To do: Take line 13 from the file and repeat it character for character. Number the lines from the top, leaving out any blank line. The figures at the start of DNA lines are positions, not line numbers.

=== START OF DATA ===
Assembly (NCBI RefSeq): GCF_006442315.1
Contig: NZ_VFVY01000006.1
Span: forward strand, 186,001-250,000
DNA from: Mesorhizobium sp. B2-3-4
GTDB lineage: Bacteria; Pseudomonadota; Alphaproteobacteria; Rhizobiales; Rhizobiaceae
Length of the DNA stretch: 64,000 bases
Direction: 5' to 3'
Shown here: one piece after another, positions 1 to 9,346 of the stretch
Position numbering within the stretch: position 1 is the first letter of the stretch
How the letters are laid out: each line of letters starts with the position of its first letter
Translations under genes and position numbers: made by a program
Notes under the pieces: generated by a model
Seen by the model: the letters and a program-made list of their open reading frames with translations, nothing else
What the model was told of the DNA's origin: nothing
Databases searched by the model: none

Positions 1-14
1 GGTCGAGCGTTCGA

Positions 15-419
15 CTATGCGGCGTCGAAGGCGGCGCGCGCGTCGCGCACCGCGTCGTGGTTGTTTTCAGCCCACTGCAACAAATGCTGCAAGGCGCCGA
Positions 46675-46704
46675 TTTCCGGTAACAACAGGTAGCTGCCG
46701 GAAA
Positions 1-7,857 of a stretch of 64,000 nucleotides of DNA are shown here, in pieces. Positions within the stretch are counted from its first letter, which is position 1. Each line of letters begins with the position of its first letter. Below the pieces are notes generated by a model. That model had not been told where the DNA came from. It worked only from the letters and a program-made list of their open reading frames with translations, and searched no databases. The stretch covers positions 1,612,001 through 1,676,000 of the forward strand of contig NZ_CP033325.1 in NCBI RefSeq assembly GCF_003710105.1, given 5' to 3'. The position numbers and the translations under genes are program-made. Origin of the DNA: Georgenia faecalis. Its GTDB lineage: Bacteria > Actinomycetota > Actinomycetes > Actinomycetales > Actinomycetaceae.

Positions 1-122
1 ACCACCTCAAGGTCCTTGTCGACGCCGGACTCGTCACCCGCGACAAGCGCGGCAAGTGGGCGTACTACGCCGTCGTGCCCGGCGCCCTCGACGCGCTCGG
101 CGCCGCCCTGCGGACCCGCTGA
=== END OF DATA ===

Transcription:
Seen by the model: the letters and a program-made list of their open reading frames with translations, nothing else